The sites contain well-preserved mounds and low platforms of slab stone masonry.
"The most surprising element is that much of the culture and behavior from pre-contact Maya culture continues to [the] present, including stone tool use and head-shaping," said Palka, whose work is funded in part by the National Geographic Society's Committee for Research and Exploration. (The National Geographic Society owns National Geographic News.)
Other Maya groups traded their bows and arrows for guns once they became available, while the Lacandon around Lake Mensabak continued to use traditional weapons into the 20th century, according to Palka.
"When I dig some of these sites, I find a stone knife right next to a steel machete," he said. "These people were not ignoring ancient technologies that have always worked for them."
Palka's research techniques are somewhat unusual. Though he has relied on Spanish documents to verify the presence of ancient sites at the lake district, he has also used topographic maps and Google Earth to locate them.
Additionally, Palka works closely with the local community.
"The big draw is to work with the Lacandon at the lake and have them helping with the archaeology, recording their interpretations of history and objects as they're being uncovered," Palka said.
"The young ones are very open to us working there because they want to know about their history," Sánchez Balderas added.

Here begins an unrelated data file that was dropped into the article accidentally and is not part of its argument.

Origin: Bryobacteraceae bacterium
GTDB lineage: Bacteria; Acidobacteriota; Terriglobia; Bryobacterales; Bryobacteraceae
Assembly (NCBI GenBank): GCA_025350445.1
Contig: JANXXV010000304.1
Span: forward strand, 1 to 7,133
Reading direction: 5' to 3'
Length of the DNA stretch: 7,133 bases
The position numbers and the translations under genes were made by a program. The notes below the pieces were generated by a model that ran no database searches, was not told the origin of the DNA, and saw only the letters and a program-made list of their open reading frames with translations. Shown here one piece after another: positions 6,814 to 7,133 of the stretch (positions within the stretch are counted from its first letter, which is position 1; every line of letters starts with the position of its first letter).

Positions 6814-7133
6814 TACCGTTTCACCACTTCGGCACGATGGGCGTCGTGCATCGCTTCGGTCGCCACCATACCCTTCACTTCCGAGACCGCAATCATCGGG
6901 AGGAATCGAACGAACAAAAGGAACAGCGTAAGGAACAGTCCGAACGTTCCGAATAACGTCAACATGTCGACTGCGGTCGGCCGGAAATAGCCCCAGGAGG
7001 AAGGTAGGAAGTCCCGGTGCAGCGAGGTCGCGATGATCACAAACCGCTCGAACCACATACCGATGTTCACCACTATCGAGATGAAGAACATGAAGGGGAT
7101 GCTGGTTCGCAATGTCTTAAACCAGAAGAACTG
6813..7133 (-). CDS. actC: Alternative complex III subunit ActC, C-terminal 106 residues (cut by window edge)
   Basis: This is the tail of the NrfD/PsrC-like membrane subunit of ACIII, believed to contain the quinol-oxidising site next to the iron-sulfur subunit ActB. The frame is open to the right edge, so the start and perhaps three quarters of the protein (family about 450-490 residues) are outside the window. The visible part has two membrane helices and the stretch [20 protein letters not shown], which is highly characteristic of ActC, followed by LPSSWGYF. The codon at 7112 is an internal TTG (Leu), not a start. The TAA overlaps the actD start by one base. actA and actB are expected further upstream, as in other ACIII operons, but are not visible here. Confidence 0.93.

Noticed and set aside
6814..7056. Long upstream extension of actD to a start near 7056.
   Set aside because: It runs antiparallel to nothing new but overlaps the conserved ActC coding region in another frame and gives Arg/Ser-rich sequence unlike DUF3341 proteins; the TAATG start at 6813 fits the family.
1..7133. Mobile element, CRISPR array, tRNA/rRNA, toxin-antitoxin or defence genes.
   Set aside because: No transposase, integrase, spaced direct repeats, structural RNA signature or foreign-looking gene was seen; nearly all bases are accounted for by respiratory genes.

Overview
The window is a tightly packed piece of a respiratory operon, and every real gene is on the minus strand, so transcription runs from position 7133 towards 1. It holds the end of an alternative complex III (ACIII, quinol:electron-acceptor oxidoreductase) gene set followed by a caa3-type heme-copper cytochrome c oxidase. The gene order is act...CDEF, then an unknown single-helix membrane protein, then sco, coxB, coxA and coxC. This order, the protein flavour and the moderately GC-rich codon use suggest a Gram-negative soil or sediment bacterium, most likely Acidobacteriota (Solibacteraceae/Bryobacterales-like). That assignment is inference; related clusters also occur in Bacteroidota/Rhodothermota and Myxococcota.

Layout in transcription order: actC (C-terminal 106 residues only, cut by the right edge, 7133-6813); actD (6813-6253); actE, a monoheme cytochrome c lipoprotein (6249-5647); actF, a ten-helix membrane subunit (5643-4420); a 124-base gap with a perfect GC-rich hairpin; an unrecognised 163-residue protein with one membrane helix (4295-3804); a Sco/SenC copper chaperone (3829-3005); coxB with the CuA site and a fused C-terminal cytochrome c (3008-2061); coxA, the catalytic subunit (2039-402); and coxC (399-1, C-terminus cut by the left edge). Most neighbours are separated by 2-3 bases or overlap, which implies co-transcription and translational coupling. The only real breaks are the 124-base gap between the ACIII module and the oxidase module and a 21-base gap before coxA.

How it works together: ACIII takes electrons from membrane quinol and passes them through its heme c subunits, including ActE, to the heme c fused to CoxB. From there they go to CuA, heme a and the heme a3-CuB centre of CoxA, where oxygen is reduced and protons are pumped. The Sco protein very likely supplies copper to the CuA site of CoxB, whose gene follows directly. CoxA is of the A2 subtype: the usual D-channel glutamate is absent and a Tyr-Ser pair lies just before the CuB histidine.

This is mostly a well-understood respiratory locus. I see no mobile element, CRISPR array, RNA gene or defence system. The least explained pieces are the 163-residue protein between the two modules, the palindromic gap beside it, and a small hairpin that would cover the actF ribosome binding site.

"By now the elders who had that knowledge of Lacandon Maya cosmovision, or understanding of the universe, have died. So this is an important part of the research, that we help them reinforce their identity."
Palka and Sánchez Balderas's work may also help the community to preserve its own culture before the tides of globalization wash it away, said New Mexico State University's Alexander.
"Because globalization is now reshaping the cultural map in the deepest depths of the rain forests in Mexico and Guatemala, the Lacandon Maya are less and less able to avoid contact," says Alexander. "As a result, this is a cultural manifestation that is increasingly threatened."
The community is constructing a cultural center, which Palka said he hopes will be a home for archaeological and ecological information, and a draw for tourists to help the community generate income.
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